You are automatically a better rider if you are more comfortable, if the bicycle “fits” you, which means that a ‘bent rider is way out in front of a DF rider at the start. Most recumbents can accommodate almost every sized rider, and there is a body measurement, called the X-Seam, which can be made to make sure you get exactly the right sized ‘bent you need if your body size is too far out of the range of “average.”

Comfort, again, is the name of the game, and you don’t need any special, padded drawers or other … accessories … to ride for miles and miles in laid-back comfort on a ‘bent. I typically wear cargo shorts, and in the warm summer rains of Phoenix I have been known to wear a t-shirt, swim trunks and a pair of Crocs. (I’d ride naked, but I don’t think our local law enforcement would appreciate how comfortable that is.) I don’t think I would ride nearly as much as I do if I had to use some butt butter or other product to grease up my derriere in order to go to work. That just seems so … wrong; so utterly … creepy! No thanks, I’ll just continue to ride my Lemans Blue Bluetiful and endure the comments …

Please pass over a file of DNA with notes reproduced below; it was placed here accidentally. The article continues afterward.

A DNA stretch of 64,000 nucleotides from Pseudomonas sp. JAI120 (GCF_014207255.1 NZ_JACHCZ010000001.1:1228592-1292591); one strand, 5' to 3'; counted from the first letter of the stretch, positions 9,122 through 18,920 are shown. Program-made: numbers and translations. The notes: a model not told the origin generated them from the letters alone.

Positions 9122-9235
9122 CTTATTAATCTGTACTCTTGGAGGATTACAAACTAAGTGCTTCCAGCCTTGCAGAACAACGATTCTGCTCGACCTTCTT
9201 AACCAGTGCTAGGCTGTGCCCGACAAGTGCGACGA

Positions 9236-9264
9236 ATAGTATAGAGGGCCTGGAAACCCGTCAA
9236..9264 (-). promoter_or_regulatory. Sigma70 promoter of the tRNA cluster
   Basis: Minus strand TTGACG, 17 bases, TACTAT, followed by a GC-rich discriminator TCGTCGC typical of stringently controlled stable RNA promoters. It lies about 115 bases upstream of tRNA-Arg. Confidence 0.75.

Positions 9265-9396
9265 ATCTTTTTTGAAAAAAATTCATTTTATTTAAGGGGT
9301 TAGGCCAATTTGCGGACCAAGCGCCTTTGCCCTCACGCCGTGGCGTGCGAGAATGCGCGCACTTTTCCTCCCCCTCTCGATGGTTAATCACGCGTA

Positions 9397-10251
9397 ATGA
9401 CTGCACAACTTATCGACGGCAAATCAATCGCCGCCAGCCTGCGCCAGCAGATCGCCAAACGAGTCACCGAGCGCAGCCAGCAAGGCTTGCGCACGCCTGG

“WHOA! Nice bike, Mister!”

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8 thoughts on “Benting to Work”

  1. Ted Johnson says:

    BluesCat: What I’ve always wondered about recumbents is whether you have to adjust to taking all the bumps on your butt, instead of letting your legs take the shock.

    I stand on my pedals a lot, even when I’m on pavement. I see a pothole, I stand up. I hop a curb, I stand up.

    I would imagine that you make minor (or even major) alterations to your route if you’re on a recumbent compared to a DF bike.

  2. BluesCat says:

    Ted – Actually, if you see the bump coming, and you have the ape-hanger handlebar Over-Seat-Steering (OSS) like [i]Bluetiful[/i] has, you can hoist yourself up slightly out of the seat so the severity of the bump is somewhat mitigated.